I was proud to earn a 94% on my first term paper in my Anthropology 101 course. I wrote about the differences and similarities between orangutans and humans. I started working on the paper a month in advance but, it was totally worth it. That mark showed me that I was totally capable of doing this university thing. That was the confidence boost I needed to fuel my determination to finish my degree. Now, as I wrap up my last semester in Native Studies, I look back to the Career Day in my high school gymnasium and wish I could tell my younger self that there is absolutely a place for me in post-secondary. And there’s a place for you, too.
Try being a student shadow for a day
Choosing what I wanted to study in post-secondary took time make sure you do the research. Attend career days, open houses, campus tours or anything that will give you the information you need to decide. Let me tell you why:
- A student shadow allows you to spend a day on campus sitting in on actual post-secondary classes. You can experience what it’s like to be student to see if you can picture yourself being a student.
- Remember post-secondary institutions vary significantly, every campus has its own unique ‘feel’, so a few student shadows might help you find your ideal fit. The location, campus size, facilities and programs will all differ, this is part of your research.
- My student shadow in faculty of Native Studies at the U of A, explained that small classes mean more professor interaction. Some classes are seminars with an open discussion, while others are lectures for taking notes. University wasn’t as stressful or boring as I’d imagined.
- Post-secondary is not the same as high school with general subjects, here you pick the topics you want to study. I found it was easy to listen to the instructor because I was fully engaged in the lecture and discussions. As I sat in that classroom I found the confidence to know this was the program for me.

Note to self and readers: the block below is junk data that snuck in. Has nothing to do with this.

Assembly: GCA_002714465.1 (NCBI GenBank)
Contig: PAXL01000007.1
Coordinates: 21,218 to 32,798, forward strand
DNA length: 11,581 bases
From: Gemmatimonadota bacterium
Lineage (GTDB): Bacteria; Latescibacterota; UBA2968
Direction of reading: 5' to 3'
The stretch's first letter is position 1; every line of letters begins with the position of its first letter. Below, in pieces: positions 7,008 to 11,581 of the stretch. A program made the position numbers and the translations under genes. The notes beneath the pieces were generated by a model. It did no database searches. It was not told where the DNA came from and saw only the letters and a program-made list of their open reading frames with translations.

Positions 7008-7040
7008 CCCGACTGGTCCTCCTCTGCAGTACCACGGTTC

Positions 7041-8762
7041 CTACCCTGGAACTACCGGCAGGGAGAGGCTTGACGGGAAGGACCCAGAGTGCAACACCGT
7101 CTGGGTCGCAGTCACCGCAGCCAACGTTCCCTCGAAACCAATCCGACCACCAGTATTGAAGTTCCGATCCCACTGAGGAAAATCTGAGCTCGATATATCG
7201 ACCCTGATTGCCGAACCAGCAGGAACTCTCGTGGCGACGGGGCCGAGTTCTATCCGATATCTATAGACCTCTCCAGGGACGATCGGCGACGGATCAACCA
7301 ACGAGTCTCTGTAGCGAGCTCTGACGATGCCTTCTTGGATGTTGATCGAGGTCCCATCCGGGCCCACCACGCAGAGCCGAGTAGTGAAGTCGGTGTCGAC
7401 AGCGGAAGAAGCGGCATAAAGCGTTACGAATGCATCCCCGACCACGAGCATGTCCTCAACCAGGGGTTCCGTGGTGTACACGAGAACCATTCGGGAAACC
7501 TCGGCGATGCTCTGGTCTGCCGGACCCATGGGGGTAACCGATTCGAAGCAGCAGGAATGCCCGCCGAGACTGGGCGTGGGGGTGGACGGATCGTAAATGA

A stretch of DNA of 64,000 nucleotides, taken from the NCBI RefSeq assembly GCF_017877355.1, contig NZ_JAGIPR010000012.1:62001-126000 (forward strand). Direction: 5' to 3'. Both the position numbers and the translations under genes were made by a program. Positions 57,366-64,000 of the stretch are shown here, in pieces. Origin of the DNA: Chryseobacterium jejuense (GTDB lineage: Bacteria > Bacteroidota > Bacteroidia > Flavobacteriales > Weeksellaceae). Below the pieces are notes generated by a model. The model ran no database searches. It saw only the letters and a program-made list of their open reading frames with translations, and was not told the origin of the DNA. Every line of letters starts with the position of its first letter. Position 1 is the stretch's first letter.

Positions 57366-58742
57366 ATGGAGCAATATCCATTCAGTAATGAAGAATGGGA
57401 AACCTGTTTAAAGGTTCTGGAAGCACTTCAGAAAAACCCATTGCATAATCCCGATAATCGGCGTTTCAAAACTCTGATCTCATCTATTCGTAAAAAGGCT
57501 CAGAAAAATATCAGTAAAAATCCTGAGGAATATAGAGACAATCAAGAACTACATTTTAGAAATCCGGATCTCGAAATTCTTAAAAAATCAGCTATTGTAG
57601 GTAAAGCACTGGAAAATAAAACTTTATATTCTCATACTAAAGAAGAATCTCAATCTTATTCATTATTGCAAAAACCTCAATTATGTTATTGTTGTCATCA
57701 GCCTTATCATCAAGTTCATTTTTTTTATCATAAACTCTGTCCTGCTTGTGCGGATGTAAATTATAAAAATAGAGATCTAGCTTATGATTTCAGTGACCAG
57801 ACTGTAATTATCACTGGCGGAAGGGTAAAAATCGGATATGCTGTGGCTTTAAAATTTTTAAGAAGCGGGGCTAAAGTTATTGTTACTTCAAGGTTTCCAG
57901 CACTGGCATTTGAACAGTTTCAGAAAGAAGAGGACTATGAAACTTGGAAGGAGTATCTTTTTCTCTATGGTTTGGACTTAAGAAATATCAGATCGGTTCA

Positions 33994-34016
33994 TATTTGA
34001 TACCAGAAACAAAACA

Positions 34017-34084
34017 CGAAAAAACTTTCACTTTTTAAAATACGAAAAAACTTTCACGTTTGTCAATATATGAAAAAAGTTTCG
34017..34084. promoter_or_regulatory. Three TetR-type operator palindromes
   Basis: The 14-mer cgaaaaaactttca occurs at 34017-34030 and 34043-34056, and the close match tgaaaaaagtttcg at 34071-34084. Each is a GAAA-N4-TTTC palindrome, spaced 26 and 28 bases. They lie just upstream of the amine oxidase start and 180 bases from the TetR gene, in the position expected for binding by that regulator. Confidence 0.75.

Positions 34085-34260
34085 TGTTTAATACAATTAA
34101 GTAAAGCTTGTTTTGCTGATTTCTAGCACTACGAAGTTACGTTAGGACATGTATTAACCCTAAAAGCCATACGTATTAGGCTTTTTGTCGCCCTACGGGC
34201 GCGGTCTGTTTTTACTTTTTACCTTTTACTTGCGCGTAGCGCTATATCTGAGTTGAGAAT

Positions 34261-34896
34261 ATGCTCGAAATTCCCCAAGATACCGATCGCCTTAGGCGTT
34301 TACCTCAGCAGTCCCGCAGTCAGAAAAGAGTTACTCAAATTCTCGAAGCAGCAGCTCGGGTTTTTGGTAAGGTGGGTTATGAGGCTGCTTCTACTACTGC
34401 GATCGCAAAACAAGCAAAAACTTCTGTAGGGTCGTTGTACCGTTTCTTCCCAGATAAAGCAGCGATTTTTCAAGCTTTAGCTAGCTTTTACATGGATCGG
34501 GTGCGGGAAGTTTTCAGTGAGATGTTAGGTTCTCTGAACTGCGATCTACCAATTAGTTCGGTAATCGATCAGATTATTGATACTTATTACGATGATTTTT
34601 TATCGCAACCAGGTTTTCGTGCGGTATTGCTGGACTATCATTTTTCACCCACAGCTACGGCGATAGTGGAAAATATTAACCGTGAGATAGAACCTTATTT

- If you aren’t entirely sure if a school or program is 'the one', see what post-secondary schools have to offer. The U of A offers Indigenous-focused tours.
I was the first in my immediate family to go university. I didn’t have older siblings to give me advice or show me the ropes. Most of my high school friends took some time off or moved away. When I was accepted by the U of A I felt both thrilled and terrified. I was happy my parents were super proud of me but, I also felt a lot of pressure not to disappoint them. I thought I needed to know what I was doing, and I had no one for advice, so I didn’t tell anyone I was scared.
In my first year of university, I pushed myself to be strictly focused on my studies. I’d go to class then straight home to study. For my first round of midterms, I studied hard and earned good grades, but I didn’t know the signs of depression or how to recognize that I was putting stress on my mental health. Post-secondary does require hard work, but there should still downtime. In my second year, I got involved, joined groups and started building my network.
I ended up becoming the Secretary for the Native Studies Student Association. The association introduced me to a community of people with a similar background, we could share our experiences and connect, I wasn’t alone. Our association made campus feel like home and I met great people that I hope will be lifelong friends. Looking back, I should have taken time for myself and joined the campus community when I started to improve my experience of student life. Education is about the journey and the destination!
Learn from other ambassadors or watch these videos:
Alberta Learning Information System (ALIS) resources:
Also visit your learning path to post-secondary.